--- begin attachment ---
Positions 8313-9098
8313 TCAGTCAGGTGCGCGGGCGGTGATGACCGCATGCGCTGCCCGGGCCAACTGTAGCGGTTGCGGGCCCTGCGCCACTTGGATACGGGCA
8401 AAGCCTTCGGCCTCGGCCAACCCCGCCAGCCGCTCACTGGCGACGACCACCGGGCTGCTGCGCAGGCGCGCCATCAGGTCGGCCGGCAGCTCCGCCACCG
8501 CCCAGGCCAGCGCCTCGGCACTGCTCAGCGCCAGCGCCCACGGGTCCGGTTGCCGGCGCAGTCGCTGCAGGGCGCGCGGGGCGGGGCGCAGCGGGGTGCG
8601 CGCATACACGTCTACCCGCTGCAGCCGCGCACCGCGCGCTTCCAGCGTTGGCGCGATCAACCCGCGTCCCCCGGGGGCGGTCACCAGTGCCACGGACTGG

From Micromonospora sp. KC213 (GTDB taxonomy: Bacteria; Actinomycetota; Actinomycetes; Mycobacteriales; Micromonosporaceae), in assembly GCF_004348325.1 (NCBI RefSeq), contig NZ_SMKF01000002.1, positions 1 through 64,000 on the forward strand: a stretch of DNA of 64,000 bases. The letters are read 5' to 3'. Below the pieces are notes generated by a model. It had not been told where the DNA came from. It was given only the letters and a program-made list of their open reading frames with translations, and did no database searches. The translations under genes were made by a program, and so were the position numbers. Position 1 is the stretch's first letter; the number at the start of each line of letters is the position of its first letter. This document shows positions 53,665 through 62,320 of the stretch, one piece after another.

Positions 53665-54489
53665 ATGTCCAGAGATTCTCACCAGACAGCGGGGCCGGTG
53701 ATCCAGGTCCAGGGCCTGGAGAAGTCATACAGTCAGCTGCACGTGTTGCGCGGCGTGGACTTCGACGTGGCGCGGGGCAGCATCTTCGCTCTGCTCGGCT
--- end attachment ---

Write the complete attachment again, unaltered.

Positions 8313-9098
8313 TCAGTCAGGTGCGCGGGCGGTGATGACCGCATGCGCTGCCCGGGCCAACTGTAGCGGTTGCGGGCCCTGCGCCACTTGGATACGGGCA
8401 AAGCCTTCGGCCTCGGCCAACCCCGCCAGCCGCTCACTGGCGACGACCACCGGGCTGCTGCGCAGGCGCGCCATCAGGTCGGCCGGCAGCTCCGCCACCG
8501 CCCAGGCCAGCGCCTCGGCACTGCTCAGCGCCAGCGCCCACGGGTCCGGTTGCCGGCGCAGTCGCTGCAGGGCGCGCGGGGCGGGGCGCAGCGGGGTGCG
8601 CGCATACACGTCTACCCGCTGCAGCCGCGCACCGCGCGCTTCCAGCGTTGGCGCGATCAACCCGCGTCCCCCGGGGGCGGTCACCAGTGCCACGGACTGG

From Micromonospora sp. KC213 (GTDB taxonomy: Bacteria; Actinomycetota; Actinomycetes; Mycobacteriales; Micromonosporaceae), in assembly GCF_004348325.1 (NCBI RefSeq), contig NZ_SMKF01000002.1, positions 1 through 64,000 on the forward strand: a stretch of DNA of 64,000 bases. The letters are read 5' to 3'. Below the pieces are notes generated by a model. It had not been told where the DNA came from. It was given only the letters and a program-made list of their open reading frames with translations, and did no database searches. The translations under genes were made by a program, and so were the position numbers. Position 1 is the stretch's first letter; the number at the start of each line of letters is the position of its first letter. This document shows positions 53,665 through 62,320 of the stretch, one piece after another.

Positions 53665-54489
53665 ATGTCCAGAGATTCTCACCAGACAGCGGGGCCGGTG
53701 ATCCAGGTCCAGGGCCTGGAGAAGTCATACAGTCAGCTGCACGTGTTGCGCGGCGTGGACTTCGACGTGGCGCGGGGCAGCATCTTCGCTCTGCTCGGCT